Honest to God, this is what this psychologist taught everybody. I don’t even mind giving you his name. His name is Dr. David Stoop. And you could monitor the reaction of the people in the congregation. As God as my witness, people left there gleeful, because the man behind the pulpit told them that if you want to hold onto your bitterness (which we all have because we’ve all been hurt), then that’s okay! And that feels good—doesn’t it?—to do that. It does put you in long-term bondage, but it feels good to be bitter.
He was obviously giving people advice from a psychological grid. Because there’s not a shred of evidence in the Bible that a Christian has any right to hold onto bitterness. In fact, what the Bible says is, “do not let the sun go down on your anger…” We are to forgive as we have been forgiven. It’s a choice!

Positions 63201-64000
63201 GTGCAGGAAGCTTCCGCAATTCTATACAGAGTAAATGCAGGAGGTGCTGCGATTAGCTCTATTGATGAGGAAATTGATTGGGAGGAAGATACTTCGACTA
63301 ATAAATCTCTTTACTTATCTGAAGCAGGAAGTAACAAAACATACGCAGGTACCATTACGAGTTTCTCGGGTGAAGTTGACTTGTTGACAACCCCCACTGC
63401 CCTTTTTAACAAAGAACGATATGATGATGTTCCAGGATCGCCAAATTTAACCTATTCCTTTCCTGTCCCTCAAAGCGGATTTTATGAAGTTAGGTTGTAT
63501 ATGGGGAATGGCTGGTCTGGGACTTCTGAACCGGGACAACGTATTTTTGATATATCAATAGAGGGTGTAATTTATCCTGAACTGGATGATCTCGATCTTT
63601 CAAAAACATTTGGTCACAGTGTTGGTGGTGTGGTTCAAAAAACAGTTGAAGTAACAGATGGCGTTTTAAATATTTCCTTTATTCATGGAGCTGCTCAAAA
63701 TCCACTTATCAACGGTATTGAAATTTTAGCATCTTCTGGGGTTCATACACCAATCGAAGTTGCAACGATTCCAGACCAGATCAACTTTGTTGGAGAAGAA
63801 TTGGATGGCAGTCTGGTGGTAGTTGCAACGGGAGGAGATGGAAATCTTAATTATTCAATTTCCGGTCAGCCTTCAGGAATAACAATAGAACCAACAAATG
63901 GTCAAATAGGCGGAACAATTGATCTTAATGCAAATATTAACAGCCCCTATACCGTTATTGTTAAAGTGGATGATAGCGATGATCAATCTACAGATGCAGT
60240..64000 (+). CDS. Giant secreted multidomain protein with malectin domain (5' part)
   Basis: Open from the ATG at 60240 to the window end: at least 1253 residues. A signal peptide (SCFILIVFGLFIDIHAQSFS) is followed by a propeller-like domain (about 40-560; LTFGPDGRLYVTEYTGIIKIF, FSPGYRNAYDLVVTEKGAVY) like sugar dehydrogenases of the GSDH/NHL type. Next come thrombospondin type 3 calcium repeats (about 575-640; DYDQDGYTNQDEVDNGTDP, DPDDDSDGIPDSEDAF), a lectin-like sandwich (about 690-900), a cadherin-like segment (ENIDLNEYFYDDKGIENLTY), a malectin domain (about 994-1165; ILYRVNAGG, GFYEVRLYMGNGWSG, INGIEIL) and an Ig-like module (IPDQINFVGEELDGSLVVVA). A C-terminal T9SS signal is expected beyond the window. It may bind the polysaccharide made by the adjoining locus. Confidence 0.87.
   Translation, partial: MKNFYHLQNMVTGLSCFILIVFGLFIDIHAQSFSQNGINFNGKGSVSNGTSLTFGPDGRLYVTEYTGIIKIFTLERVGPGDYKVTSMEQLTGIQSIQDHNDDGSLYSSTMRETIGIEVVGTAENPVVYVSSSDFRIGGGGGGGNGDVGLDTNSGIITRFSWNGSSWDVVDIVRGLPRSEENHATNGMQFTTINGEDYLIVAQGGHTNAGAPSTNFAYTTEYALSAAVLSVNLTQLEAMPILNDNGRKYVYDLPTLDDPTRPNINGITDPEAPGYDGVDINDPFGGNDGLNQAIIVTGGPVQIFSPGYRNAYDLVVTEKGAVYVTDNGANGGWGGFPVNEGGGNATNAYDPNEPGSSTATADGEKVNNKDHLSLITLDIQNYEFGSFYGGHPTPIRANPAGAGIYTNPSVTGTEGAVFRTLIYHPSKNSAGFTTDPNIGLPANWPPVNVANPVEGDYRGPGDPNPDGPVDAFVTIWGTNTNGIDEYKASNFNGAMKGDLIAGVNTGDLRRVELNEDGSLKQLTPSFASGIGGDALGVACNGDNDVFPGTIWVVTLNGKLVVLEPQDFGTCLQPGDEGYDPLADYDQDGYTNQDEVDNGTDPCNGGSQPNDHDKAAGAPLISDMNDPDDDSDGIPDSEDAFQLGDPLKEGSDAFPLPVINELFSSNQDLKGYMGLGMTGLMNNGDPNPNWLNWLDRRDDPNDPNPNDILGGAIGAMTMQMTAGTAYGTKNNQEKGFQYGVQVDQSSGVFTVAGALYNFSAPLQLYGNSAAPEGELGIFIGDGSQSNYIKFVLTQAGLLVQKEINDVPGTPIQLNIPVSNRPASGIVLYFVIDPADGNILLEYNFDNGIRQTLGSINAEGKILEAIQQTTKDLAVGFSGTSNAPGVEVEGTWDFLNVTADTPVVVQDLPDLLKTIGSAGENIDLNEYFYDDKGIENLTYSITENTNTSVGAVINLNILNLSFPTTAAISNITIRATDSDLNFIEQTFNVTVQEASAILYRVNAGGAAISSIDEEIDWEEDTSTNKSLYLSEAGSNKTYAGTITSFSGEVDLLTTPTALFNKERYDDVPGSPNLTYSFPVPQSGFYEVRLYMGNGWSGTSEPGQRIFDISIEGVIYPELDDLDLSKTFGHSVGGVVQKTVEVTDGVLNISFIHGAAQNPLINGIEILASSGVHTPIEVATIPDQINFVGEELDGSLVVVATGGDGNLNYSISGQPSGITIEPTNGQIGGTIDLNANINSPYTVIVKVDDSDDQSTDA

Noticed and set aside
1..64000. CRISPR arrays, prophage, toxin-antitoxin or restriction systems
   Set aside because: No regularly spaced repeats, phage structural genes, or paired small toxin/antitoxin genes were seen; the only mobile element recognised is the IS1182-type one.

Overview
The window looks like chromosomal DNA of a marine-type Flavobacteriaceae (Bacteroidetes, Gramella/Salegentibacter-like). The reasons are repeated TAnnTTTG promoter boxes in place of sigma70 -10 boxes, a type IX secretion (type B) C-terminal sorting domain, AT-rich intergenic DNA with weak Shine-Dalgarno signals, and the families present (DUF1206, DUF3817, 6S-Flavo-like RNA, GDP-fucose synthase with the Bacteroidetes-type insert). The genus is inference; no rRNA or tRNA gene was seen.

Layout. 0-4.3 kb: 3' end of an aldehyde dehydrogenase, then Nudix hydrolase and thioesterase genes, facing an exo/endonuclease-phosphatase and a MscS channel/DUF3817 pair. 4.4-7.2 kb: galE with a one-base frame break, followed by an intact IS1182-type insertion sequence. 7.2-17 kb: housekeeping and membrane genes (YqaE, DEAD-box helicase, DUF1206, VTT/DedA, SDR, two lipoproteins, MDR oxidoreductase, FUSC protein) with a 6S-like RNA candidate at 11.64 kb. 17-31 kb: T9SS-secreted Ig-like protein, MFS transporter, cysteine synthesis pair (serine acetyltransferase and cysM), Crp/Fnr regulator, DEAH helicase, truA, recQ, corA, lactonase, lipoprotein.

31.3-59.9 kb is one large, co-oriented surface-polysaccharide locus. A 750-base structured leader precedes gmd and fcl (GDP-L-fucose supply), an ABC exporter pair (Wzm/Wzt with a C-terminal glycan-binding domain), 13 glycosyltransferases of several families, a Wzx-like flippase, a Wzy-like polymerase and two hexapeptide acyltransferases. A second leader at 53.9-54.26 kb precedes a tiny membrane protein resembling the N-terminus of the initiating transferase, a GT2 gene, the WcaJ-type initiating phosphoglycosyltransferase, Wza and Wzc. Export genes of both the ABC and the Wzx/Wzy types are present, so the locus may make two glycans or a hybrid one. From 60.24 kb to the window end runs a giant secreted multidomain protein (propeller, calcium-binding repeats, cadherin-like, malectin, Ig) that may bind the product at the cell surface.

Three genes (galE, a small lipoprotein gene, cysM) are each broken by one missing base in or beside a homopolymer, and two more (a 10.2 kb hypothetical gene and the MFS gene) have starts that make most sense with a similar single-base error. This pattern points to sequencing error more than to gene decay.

There’s nothing here about “Hang onto your bitterness and work through it, because it took God 4000 years to get over it.” I mean, that is just a ludicrous and ridiculous thing to say in any public ministry—and that’s what he said. And people left gleeful because he told them what their flesh already wanted to do. See that?
That’s why, when these false teachers move in this sensuality, they are never going to lack disciples. Many are going to follow.
By the way—and this is good for us to understand around election time—the majority is not always right. Did y’all know that? We’re Americans. We think if there’s some kind of opinion poll or vote or something, then the majority of the people have spoken so the majority is right.
Let me tell you something: if you study this biblically and historically, usually it’s the majority that has it wrong. Jesus said, “Broad is the road that leads to destruction,” didn’t He? “ ‘Enter through the narrow gate; for the gate is wide and the way is broad that leads to destruction, and there are many who enter through it.’ ”